Mail Online’s struggle to compete with the Guardian on Google

Left-wing bias or SEO supremacy? Inside Mail Online’s struggle to compete with The Guardian on Google

Mail Guardian SEO

Mail Online may be one of the biggest English language news websites in the world – but it believes “woke” executives at Google systematically downgrade it in search.

Insiders at The Guardian, also a top ten global news site, meanwhile believe the issues the Mail has with visibility on Google are down to shortcomings on the site itself rather than search engine bias.

It is at least common ground that The Guardian does much better on search than Mail Online, with a visibility index of 357 versus 58, according to Sistrix which measures the presence of URLs in Google search results (see a full ranking shared by Sistrix below).

With Google every news website’s most important referrer of traffic, this issue is much more than a row between two ideologically opposed publishers. It is an issue at the heart of claims that Google abuses its position as the monopoly online search engine in the UK and the US.

Press Gazette spoke to both sides and a broad range of independent search engine experts to find out whether the search giant really does have it in for Mail Online…

[Read more: The Sun and Mail Online believe they aren’t getting fair share of Google search traffic]

Ofcom: Algorithms pose risk to plurality

The topic of search engine bias re-emerged recently after Ofcom published all the submissions to its future of media plurality consultation, which heard forthright views on Google from both Mail Online publisher DMG Media and Guardian Media Group.

Ofcom has since agreed that algorithms look likely to pose a risk to media plurality in the UK.

DMG Media told Ofcom that readers place “great faith in Google”, but added: “Unless they are students of search visibility, they have no idea that when they search for news Google invariably takes them to two left-leaning news sources, the Guardian and BBC.”

Mail Online questioned if there was a political bias against it and accused Google of punishing publishers selling adverts outside Google’s ad exchange (Google has denied doing this).

Guardian Media Group, on the other hand, believes the Google search rankings are based on “more objective – if still relatively uncertain – factors” in comparison to Facebook’s news feed algorithm. (According to Newswhip, Mail Online regularly sits second or third in the rankings of publishers on Facebook).

[Read more: Facebook shares publisher dos and don’ts to avoid content demotion in user news feeds]

GMG acknowledged it is “not precisely clear” how any single factor affects what appears on a search engine results page (SERPs) but said, citing an SEO guide from optinmonster.com, that relevant factors include having a secure and accessible website, domain age, URL and authority, user experience, page speed, mobile friendliness, and technical SEO.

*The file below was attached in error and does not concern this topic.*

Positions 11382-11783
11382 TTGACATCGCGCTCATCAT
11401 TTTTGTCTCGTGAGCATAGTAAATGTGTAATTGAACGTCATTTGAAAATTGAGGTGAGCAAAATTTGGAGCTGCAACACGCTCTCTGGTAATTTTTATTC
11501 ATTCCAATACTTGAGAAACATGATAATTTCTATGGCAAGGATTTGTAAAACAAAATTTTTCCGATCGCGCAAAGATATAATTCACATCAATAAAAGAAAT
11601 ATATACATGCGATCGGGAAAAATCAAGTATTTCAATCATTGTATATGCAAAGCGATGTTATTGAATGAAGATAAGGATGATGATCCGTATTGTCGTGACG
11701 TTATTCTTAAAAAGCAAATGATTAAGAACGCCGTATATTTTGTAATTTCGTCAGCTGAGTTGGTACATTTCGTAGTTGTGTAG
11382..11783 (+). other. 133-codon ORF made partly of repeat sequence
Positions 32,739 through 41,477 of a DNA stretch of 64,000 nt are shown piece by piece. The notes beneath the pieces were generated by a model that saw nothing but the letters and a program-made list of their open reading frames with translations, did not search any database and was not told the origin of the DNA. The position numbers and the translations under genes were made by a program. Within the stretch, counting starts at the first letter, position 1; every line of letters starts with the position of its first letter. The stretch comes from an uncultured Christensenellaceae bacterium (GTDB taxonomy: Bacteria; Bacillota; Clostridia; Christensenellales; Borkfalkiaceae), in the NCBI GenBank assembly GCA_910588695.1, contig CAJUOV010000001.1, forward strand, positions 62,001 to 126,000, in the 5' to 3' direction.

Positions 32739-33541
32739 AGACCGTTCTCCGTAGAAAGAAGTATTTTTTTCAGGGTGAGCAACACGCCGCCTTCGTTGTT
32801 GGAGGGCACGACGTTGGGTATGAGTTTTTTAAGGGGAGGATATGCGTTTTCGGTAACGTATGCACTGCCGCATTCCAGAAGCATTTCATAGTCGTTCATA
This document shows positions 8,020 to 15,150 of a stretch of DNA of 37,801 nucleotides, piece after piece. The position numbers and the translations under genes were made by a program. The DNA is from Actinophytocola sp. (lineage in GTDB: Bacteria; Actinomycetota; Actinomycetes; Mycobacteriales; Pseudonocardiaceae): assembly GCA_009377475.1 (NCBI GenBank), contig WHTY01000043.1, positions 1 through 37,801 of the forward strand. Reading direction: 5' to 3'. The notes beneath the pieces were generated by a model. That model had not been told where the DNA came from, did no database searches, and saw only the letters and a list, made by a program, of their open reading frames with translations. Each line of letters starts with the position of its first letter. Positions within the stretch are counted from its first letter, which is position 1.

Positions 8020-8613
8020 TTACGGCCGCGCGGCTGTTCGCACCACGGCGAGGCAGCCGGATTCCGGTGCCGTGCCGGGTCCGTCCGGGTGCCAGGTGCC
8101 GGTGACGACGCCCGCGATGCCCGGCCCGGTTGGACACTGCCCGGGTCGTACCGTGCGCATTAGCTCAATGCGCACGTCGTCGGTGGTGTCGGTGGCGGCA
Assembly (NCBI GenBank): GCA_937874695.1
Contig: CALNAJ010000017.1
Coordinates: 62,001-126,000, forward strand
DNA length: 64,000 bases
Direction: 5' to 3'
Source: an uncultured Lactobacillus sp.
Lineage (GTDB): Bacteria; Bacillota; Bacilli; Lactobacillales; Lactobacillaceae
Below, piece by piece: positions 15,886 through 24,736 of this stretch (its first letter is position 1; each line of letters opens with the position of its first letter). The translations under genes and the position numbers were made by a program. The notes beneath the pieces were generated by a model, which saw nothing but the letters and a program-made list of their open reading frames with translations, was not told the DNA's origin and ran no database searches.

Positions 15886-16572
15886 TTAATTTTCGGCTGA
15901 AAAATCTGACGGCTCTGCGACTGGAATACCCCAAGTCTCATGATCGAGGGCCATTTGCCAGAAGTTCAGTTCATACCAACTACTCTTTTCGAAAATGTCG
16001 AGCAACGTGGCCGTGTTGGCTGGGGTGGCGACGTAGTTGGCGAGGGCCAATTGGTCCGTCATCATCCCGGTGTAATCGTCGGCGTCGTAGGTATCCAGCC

The Guardian’s director of public policy Matt Rogerson ran his own tests using Google’s free-to-use Lighthouse tool in the Chrome browser’s incognito mode last autumn and again in September this year (although it should be noted that Mail Online disputes the validity of his testing).

Rogerson said he found that Mail Online fell short on factors including performance, best practices, SEO, speed index, and total blocking time and reasoned this would explain why the website does worse in search rankings than The Guardian, which did better on every measure.

Mail Online argued that it rates positively for all the ranking factors listed on Optinmonster.com and that Lighthouse tests can yield many different results depending on CPU, memory and local internet speed interference.

‘Quite wrong’ to make ‘arbitrary decisions’

A Mail Online spokesperson told Press Gazette: “If, as the Guardian argues, Mail Online’s page speed (and that of other sites like the Sun and the Mirror) is such a problem why, when all sources of traffic are considered, do the public prefer visiting these websites to the Guardian?” They referred to the latest Pamco data which puts the tabloids squarely ahead of The Guardian.

“In truth, according to Google’s own page experience scores, Mail Online’s pages are ranked  ‘good’ - the highest rating, and the same as the Guardian,” they added. “Yet despite this closeness of scoring, Google’s search ranking invariably favours the Guardian.”

Earlier this year Google rolled out a page experience update on mobile, with the desktop update expected in the new year. It was the first time Google has ever given advance warning to publishers of an algorithm change and for the first time it clearly stated the quality of experience as a page loads would be a ranking factor for search.

The Mail Online spokesperson said: “The truth is that the Guardian and Mail Online have largely equivalent performance scores but vastly different search visibility.

“The fact that Google can and does manipulate search ranking to suit its own purposes was amply demonstrated by its core algorithm change in June 2019, when Mail Online’s search visibility was reduced by 50% overnight, while other websites gained – the Mail’s visibility was then equally abruptly restored three months later, after we protested to Google at the highest level.

“It is quite wrong that an American-owned commercial monopoly is able to make arbitrary decisions about what news is presented to the British public and what is not. We continue to urge the Government to address this problem through regulation of algorithms by the Digital Markets Unit – in which Ofcom is an important stakeholder - as soon as possible.”